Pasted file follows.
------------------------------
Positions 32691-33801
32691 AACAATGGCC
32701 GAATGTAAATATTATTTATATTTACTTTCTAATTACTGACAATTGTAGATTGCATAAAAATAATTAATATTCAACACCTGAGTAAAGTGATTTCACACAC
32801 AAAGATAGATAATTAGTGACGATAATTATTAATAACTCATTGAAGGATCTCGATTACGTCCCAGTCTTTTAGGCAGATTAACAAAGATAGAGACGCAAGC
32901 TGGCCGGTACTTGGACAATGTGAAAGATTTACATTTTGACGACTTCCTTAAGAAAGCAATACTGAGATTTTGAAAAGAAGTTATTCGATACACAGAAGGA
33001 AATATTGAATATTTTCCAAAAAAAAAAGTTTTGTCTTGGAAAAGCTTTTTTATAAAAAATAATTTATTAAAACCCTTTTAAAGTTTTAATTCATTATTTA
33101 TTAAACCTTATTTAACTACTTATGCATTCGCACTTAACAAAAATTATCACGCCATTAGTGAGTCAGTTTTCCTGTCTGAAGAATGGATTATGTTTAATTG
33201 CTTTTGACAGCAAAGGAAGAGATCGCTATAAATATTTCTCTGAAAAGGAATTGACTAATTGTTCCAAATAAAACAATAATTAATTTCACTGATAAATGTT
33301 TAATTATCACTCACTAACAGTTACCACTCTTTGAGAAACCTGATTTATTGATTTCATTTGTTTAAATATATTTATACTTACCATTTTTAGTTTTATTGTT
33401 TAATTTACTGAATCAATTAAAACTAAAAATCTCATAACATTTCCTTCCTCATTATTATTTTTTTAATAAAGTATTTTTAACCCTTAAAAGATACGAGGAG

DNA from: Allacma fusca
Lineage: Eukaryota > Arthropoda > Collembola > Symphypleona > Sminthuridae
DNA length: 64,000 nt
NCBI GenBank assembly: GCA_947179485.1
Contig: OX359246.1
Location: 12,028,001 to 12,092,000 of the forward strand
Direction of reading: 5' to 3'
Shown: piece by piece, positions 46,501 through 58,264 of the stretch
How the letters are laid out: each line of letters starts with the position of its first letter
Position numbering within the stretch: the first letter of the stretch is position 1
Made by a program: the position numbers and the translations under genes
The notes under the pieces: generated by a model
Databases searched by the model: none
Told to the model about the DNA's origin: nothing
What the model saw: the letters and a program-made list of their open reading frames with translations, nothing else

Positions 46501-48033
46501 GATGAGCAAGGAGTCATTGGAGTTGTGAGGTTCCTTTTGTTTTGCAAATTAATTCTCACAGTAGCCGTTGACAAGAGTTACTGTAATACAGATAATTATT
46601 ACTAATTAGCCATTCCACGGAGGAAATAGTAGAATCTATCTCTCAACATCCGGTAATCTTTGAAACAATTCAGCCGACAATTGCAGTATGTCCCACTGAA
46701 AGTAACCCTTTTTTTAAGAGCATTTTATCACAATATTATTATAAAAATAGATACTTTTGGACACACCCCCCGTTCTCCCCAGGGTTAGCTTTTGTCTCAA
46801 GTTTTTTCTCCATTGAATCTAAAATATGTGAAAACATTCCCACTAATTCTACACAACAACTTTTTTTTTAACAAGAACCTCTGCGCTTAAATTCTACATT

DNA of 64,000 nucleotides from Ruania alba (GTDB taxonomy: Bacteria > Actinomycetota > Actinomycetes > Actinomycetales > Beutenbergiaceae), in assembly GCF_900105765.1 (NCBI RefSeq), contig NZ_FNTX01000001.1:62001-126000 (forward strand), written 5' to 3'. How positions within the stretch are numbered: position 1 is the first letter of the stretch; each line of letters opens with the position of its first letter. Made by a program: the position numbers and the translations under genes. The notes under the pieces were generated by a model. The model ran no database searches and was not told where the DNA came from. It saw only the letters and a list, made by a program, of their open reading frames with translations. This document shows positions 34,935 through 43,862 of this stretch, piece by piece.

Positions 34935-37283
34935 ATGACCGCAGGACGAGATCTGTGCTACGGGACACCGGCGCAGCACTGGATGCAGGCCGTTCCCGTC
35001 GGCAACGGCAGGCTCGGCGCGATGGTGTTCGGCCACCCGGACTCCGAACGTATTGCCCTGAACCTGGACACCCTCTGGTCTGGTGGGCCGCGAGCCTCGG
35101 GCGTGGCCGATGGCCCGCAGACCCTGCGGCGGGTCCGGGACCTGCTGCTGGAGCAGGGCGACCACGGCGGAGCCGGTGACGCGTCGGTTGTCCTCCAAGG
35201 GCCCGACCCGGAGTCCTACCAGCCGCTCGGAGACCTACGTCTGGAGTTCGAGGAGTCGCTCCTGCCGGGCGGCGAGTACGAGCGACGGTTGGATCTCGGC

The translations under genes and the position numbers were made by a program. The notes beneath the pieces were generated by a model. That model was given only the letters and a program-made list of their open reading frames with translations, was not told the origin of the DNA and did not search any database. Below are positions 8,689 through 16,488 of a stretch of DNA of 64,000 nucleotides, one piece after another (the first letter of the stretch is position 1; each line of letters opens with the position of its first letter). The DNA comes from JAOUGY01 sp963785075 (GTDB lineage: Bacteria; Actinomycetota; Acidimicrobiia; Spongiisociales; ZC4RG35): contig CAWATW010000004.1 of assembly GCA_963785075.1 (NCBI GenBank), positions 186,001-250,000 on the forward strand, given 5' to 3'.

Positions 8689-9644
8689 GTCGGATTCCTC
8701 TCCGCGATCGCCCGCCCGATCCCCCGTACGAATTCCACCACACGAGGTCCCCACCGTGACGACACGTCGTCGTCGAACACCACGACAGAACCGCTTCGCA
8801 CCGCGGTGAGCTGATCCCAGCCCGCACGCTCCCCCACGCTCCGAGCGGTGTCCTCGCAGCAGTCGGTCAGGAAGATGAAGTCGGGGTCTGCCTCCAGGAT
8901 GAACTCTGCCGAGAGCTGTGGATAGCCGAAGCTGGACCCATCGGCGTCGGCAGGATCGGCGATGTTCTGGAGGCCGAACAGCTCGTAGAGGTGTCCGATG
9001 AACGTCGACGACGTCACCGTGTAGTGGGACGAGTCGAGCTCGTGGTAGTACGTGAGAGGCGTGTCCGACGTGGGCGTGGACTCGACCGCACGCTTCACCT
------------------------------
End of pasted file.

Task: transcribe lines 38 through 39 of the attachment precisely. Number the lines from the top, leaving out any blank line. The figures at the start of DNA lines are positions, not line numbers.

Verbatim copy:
Positions 8689-9644
8689 GTCGGATTCCTC